Researchers have found that there can be a large difference in the types of parasites present between one farm and the next, both the species and the level of resistance to various medications. That reinforces the need to conduct testing before treating. At least two weeks after the medication is given, fecal egg testing should be repeated to be sure that the number has dropped.
The AAEP guidelines remind veterinarians and horse owners that despite the value of fecal egg counts, it’s not a perfect system. Some challenges they mention:
- They do not detect immature or larval stages of parasites including migrating large strongyles and roundworms (ascarids) and/or encysted small strongyles (cyathostomins).
- They do not accurately reflect the total adult strongyle or roundworm burden of the horse.
- Tapeworm infestations are often missed or underestimated by fecal techniques.
- Pinworm eggs are usually missed, since they are adhered as egg packets around the anus rather than being shed in the feces.
Despite that, the fecal egg counts do provide much helpful information that can help guide treatment decisions.
Parasite control in 2017 and forward may not be as simple as the old approach, but the individualized approach recommended today offers better outcomes with lower costs and less resistance.
TYPES OF DEWORMERS
Anthelmintics are medications used against parasites. Currently, the following ones are available in North America according to AAEP:
Benzimidazoles are available in paste, liquid and pellets.
Tetrahydropyrimidines (pyrantel pamoate and pyrantel tartrate); the former is available in suspension and paste; the latter is made in pellets and given long-term to prevent (but not cure) parasite infections.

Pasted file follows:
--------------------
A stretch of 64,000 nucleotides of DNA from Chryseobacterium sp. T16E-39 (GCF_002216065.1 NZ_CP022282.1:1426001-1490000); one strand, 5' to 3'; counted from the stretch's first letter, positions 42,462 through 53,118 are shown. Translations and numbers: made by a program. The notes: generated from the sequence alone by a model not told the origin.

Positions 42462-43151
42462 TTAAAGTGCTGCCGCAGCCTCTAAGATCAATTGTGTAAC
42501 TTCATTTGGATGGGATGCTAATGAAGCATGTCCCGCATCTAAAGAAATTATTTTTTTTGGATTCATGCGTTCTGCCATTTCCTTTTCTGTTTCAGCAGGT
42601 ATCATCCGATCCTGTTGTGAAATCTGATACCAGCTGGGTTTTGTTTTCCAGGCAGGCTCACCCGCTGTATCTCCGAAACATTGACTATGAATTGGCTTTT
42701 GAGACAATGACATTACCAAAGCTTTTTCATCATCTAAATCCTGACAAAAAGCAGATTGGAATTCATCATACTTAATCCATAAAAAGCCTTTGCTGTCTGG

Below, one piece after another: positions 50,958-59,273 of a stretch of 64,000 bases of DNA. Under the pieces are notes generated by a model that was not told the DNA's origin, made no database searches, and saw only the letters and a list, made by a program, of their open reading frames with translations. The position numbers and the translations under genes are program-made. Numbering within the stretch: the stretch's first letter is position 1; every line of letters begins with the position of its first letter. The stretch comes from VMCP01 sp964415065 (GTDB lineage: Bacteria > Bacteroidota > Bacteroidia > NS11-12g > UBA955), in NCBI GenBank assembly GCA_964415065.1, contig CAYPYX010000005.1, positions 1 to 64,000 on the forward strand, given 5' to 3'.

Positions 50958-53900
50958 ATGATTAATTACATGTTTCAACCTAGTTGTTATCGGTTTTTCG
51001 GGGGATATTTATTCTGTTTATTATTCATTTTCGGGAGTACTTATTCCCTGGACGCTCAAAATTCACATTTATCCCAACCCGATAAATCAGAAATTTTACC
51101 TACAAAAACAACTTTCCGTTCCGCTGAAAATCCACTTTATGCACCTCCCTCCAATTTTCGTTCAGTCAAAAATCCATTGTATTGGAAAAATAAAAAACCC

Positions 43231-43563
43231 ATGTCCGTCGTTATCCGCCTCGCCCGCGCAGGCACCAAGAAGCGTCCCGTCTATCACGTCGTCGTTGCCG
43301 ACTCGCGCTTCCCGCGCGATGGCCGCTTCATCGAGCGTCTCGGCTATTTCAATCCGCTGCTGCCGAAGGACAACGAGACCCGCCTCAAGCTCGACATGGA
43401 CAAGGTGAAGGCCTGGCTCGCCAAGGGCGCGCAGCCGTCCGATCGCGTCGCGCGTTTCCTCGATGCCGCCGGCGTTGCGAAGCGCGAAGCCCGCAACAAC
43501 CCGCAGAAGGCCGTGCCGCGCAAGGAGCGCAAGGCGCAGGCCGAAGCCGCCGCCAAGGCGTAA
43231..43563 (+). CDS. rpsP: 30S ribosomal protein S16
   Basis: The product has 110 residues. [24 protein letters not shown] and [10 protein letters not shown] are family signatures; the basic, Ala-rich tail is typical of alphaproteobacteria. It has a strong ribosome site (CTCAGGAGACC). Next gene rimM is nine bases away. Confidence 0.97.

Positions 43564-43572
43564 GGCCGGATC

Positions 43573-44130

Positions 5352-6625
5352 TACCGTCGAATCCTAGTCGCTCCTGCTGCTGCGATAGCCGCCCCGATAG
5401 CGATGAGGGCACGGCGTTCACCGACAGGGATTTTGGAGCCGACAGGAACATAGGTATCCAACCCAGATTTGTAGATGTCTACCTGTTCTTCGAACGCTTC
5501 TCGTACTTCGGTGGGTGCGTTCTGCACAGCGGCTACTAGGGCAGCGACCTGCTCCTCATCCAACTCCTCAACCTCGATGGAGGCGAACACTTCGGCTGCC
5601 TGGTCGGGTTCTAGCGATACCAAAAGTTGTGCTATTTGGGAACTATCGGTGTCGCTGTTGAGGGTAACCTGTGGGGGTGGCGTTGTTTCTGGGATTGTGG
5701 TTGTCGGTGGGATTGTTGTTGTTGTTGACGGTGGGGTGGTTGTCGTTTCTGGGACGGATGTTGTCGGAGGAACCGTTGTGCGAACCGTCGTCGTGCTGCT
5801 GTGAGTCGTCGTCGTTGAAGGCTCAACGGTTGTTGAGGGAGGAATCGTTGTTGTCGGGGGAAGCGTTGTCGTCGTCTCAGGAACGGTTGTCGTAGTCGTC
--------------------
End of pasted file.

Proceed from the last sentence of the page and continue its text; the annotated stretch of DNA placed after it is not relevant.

Heterocyclic compounds (piperazine) are used infrequently in horses and piperazine is only sold in Canada. It affects only the adult parasites and is given by a nasogastric tube.
Macrocyclic lactones are the most potent medications used with horses and can also kill external parasites such as lice and mites. They are given as pastes (ivermectin) and oral gels (moxidectin).
Praziquantel is sold in combination with macrocyclic lactones in North America, but can be purchased separately in Europe. It is effective only against tapeworms.
SPECIAL CASES: FOALS AND YOUNG HORSES
Horses under three years of age are at higher risk of parasites and tend to have different ones than more mature horses, especially roundworms (ascarids). These can cause poor growth and intestinal impaction, and may migrate into the airway, causing inflammation and coughing. The eggs can remain on the pasture for several years and still hatch once they are consumed by the foal.
The AAEP recommends scheduled deworming for foals during their first year, rather than fecal egg counts. The first should be at about two or three months, using a benzimidazole drug; the second just before weaning at around six months; the third at nine months; and the fourth at one year. Tapeworm treatment should be added at nine months. A fecal egg count should be done at weaning to determine the type of parasites present at that point. From then on, an annual fecal check should help develop an effective plan.